Amyotrophic lateral sclerosis (ALS) is a progressive neurodegenerative disease that affects motor neurons. Mutations in the SPTLC1 subunit of serine palmitoyltransferase (SPT), which catalyzes the first step in the de novo synthesis of sphingolipids (SLs), cause childhood-onset ALS. SPTLC1-ALS variants map to a transmembrane domain that interacts with ORMDL proteins, negative regulators of SPT activity. We show that ORMDL binding to the holoenzyme complex is impaired in cells expressing pathogenic SPTLC1-ALS alleles, resulting in increased SL synthesis and a distinct lipid signature. C-terminal SPTLC1 variants cause peripheral hereditary sensory and autonomic neuropathy type 1 (HSAN1) due to the synthesis of 1-deoxysphingolipids (1-deoxySLs) that form when SPT metabolizes L-alanine instead of L-serine. Limiting L-serine availability in SPTLC1-ALS–expressing cells increased 1-deoxySL and shifted the SL profile from an ALS to an HSAN1-like signature. This effect was corroborated in an SPTLC1-ALS pedigree in which the index patient uniquely presented with an HSAN1 phenotype, increased 1-deoxySL levels, and an L-serine deficiency. These data demonstrate how pathogenic variants in different domains of SPTLC1 give rise to distinct clinical presentations that are nonetheless modifiable by substrate availability.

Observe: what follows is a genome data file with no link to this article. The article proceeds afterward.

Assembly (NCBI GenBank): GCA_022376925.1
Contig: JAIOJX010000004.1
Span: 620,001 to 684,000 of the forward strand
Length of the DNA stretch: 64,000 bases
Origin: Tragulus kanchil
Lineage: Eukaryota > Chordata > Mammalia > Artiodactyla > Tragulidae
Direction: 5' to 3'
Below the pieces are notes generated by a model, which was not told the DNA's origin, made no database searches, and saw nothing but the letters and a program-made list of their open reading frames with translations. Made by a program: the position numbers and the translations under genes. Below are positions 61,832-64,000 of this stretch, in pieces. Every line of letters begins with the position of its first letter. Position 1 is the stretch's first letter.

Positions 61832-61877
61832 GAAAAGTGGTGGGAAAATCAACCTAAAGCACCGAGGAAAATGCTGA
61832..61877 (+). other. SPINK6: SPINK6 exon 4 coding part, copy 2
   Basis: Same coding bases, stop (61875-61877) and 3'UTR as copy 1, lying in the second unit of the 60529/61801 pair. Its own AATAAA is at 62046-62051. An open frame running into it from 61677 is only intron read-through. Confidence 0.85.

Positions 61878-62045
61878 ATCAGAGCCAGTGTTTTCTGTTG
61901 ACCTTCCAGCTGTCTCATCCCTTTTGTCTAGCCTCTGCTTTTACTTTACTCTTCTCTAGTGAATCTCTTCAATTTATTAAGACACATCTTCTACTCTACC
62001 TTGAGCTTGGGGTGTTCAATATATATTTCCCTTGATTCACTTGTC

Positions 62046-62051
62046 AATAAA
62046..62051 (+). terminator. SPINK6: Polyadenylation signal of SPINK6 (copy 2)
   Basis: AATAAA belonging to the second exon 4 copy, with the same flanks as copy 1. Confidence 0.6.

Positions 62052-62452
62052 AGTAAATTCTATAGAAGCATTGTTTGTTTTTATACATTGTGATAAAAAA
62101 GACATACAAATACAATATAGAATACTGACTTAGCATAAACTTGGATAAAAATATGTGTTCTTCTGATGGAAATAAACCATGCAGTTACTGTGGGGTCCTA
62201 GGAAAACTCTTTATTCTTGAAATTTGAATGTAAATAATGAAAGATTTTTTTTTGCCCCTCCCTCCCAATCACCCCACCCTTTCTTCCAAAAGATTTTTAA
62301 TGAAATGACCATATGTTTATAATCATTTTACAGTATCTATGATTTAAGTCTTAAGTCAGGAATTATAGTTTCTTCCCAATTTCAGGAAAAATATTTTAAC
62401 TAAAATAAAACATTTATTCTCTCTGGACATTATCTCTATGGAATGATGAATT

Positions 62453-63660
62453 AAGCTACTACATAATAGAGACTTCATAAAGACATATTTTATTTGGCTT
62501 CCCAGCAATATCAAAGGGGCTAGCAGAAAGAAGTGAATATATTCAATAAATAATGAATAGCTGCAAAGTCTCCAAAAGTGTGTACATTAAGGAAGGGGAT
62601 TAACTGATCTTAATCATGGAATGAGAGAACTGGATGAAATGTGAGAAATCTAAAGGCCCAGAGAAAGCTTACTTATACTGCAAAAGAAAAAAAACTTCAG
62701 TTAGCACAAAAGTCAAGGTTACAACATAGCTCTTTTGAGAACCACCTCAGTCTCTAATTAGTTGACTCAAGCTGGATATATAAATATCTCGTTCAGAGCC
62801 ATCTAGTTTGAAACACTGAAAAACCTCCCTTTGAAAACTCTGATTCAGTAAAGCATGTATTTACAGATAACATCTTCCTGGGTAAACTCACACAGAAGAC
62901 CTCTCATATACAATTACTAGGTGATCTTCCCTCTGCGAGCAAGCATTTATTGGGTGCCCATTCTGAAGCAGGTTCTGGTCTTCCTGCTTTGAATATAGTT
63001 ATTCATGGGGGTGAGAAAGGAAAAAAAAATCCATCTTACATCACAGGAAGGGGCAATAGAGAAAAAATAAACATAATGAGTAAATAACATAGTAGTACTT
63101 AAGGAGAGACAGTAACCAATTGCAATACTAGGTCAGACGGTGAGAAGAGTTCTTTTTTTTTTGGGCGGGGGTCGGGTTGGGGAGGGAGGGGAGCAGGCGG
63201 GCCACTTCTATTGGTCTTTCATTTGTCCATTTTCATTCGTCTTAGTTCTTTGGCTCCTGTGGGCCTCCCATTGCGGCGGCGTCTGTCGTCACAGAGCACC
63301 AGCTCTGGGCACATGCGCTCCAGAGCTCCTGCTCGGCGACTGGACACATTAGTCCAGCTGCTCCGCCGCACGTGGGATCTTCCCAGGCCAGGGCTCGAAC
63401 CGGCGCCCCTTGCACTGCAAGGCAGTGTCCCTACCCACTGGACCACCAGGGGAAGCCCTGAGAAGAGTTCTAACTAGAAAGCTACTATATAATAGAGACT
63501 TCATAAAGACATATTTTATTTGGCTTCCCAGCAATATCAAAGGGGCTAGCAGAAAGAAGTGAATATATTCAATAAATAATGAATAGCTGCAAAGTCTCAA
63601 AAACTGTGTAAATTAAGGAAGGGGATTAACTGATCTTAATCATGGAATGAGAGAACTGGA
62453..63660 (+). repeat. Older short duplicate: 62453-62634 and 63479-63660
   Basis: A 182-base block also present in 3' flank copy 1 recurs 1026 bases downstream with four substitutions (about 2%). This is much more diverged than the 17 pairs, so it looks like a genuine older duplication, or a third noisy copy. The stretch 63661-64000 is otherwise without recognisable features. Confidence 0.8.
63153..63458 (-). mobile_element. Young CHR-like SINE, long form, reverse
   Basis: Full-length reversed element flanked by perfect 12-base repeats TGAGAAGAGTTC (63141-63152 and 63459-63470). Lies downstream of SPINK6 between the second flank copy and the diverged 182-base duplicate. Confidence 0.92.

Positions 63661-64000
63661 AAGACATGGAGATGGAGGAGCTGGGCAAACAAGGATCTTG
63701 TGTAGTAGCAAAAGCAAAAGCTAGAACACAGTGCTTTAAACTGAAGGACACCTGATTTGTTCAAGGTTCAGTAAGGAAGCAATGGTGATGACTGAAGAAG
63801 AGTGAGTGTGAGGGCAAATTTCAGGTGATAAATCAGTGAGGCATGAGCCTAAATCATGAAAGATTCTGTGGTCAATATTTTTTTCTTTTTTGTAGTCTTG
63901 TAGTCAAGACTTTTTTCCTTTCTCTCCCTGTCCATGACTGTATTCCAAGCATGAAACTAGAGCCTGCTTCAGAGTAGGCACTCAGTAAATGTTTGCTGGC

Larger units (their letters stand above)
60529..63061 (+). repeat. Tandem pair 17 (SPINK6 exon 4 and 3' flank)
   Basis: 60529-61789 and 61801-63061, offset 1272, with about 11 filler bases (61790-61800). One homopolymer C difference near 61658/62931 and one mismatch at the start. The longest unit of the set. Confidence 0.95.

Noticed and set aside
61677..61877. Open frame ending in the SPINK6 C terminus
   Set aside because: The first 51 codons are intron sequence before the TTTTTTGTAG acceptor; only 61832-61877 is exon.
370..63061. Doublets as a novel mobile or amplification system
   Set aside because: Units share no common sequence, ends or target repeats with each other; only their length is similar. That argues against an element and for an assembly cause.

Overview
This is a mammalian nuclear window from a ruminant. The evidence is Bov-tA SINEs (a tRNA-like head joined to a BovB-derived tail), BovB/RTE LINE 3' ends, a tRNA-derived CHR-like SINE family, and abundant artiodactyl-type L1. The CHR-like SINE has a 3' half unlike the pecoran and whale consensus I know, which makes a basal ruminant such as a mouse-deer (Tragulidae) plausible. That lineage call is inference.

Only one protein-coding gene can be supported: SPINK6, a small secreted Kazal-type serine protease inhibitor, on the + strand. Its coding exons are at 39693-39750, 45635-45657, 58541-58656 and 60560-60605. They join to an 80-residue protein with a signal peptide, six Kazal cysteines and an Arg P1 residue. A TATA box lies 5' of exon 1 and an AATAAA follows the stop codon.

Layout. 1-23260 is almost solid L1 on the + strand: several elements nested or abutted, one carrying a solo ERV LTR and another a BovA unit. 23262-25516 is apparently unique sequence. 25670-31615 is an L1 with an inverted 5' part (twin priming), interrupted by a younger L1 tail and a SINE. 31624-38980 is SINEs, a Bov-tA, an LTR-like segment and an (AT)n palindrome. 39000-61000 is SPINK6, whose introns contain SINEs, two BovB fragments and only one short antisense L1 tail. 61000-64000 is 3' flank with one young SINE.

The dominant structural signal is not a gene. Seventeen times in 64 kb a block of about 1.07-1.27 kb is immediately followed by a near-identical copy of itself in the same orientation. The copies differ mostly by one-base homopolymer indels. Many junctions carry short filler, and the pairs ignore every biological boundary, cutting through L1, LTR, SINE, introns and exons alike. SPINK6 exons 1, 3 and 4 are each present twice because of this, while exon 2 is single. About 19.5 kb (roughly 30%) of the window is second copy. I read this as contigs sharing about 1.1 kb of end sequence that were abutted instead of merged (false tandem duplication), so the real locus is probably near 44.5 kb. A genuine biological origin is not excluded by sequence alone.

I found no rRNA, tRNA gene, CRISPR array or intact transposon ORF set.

Museer A. Lone, Mari J. Aaltonen, Aliza Zidell, Helio F. Pedro, Jonas A. Morales Saute, Shalett Mathew, Payam Mohassel, Carsten G. Bönnemann, Eric A. Shoubridge, Thorsten Hornemann